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As I See It: IQ Certification and False Alarms

Posted By Joel Kent, Friday, January 27, 2012
In this inaugural article for the NTS Newsletter, I was asked to present my thoughts on various topics affecting the security industry.

Each month, I will discuss topics that we all know and have to remember, like false alarms, as well as some things that we don't pay as much attention to because they aren't currently hot issues, such as IQ (Installation Quality).

This month, I'll cover both items and how they are related.

The IQ symbol on a letterhead, business card or work uniform is a sign to consumers, public officials and others in the industry that your company has put in extra effort to conform to standards.

These standards, and the entire IQ initiative, was developed in part to respond to the false alarm problems of the 1990s.

The basic premise was that, if alarm companies voluntarily participated in a program to enhance their performance based on known shortcomings, we could have a positive impact on the false alarm problems that have caused many cities and states to legislate no response or verified response ordinances and statutes.

According to the IQ website:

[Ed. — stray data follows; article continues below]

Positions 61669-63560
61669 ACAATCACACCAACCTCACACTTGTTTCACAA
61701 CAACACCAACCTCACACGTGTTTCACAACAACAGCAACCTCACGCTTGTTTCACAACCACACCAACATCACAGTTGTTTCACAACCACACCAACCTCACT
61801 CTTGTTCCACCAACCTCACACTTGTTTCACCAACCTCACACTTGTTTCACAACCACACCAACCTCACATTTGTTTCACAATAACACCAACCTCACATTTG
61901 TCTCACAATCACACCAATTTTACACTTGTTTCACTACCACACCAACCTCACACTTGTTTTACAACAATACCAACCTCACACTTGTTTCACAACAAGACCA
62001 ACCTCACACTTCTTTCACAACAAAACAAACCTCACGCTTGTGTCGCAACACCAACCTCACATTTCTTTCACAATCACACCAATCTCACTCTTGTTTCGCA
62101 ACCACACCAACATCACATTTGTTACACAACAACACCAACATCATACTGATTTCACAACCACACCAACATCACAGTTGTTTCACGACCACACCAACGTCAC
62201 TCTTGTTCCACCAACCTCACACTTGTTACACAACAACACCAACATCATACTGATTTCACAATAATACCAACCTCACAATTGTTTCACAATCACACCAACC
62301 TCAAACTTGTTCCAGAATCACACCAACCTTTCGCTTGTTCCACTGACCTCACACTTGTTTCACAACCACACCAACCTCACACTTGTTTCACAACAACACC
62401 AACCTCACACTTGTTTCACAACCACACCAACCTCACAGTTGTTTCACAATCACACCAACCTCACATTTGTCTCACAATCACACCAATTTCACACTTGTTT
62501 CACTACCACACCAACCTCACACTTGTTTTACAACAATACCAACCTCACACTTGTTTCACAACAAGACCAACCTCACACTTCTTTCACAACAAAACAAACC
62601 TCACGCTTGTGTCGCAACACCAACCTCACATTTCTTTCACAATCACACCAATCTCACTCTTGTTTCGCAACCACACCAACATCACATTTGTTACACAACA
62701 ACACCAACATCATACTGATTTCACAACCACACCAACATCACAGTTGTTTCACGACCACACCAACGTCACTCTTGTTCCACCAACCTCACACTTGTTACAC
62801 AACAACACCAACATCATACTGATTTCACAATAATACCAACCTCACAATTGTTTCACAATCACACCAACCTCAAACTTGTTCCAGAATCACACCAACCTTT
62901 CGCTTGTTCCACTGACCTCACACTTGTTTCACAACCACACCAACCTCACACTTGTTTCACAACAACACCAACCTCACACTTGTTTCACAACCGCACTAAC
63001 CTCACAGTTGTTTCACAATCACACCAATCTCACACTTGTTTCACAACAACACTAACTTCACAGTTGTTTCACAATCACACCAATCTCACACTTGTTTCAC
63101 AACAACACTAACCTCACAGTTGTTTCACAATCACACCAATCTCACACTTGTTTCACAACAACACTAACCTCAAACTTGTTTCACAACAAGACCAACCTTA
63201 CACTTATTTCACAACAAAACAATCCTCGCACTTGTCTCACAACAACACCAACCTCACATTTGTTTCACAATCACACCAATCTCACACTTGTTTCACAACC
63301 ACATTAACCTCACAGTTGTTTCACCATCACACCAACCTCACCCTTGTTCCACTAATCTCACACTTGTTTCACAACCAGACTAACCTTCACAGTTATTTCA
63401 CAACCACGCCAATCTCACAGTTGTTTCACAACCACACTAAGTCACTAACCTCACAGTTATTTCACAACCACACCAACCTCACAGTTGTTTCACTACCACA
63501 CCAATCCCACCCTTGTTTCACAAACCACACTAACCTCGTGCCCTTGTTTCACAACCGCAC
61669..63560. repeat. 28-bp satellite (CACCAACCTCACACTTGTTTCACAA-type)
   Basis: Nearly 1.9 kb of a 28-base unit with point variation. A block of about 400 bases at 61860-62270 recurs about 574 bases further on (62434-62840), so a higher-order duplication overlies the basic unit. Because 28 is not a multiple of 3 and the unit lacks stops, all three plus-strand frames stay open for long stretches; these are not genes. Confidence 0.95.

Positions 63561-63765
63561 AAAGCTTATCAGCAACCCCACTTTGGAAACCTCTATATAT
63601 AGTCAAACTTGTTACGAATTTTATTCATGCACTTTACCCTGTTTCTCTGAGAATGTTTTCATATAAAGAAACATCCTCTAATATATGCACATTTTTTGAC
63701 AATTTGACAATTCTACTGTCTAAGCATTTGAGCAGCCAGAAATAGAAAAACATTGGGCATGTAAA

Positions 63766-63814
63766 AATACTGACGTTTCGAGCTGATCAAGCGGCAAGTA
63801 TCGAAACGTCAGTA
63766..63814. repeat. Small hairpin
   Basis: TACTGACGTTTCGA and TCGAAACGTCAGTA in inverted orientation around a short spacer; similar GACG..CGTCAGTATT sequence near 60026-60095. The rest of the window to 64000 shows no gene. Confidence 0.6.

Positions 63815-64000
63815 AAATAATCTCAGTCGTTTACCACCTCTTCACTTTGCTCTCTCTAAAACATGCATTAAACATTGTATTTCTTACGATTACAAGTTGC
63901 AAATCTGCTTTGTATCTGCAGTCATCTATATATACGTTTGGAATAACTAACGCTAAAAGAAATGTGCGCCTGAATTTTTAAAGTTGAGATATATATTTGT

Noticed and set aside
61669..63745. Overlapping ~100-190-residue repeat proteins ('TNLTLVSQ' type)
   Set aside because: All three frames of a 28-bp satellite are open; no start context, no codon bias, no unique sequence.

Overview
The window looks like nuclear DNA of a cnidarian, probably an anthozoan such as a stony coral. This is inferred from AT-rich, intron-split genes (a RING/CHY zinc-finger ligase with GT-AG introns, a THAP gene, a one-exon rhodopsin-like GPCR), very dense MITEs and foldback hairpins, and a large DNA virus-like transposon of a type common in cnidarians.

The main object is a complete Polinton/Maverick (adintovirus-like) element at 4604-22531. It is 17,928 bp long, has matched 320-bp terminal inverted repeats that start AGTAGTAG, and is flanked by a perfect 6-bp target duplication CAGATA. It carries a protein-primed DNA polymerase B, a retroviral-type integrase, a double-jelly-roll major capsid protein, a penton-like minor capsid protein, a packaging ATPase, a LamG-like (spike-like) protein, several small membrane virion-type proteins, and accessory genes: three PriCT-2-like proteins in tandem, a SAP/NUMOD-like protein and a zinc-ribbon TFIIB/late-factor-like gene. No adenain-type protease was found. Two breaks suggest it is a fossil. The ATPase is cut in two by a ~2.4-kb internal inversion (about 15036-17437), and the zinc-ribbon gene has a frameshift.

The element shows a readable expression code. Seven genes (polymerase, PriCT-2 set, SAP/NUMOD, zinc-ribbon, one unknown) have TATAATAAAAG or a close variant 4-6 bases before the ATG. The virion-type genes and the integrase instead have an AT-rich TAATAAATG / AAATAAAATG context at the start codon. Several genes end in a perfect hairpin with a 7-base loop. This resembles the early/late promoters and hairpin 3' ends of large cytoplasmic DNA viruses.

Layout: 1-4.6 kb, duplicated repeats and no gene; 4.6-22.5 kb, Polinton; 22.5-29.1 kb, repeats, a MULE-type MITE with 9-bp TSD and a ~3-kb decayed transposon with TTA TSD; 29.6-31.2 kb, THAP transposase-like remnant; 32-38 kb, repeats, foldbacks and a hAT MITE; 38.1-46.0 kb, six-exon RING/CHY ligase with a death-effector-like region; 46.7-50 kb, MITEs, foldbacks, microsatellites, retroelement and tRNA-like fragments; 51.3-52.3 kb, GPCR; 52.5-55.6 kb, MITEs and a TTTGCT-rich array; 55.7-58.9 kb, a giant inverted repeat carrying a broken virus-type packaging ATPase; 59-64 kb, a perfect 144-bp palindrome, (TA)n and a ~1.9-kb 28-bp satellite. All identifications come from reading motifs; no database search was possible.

In order to earn IQ Certification, alarm companies must undergo a rigorous evaluation by the IQ Certification Board, made up of security, law enforcement, fire, state regulatory and insurance industry representatives. Throughout the application process, companies must demonstrate that they adhere to the IQ Certification Program's strict Policies and Guidelines.

To ensure that these companies continue to meet the IQ Certification standards, they must annually demonstrate to the Board that they meet the IQ Certification guidelines to earn re-certification.

Dale Eller, the chairman of IQ, is no stranger to quality.

As the former director of NTS and a senior instructor, Dale knows the value of training and standards. IQ does just that.

When a company decides to become IQ certified, they must submit copies of their regular business documents, such as contracts, installation checklists, and evidence of training and compliance with IQ standards for alarm companies.

Is your company performing up to the levels of IQ standards?

If you're interested in learning more about IQ Certification, visit http://www.iqcertification.org.

Joel Kent is a senior NTS Instructor and owner of Windsor, CT-based FBN Security Company.

Tags:  As I See It  IQ  January 2012 

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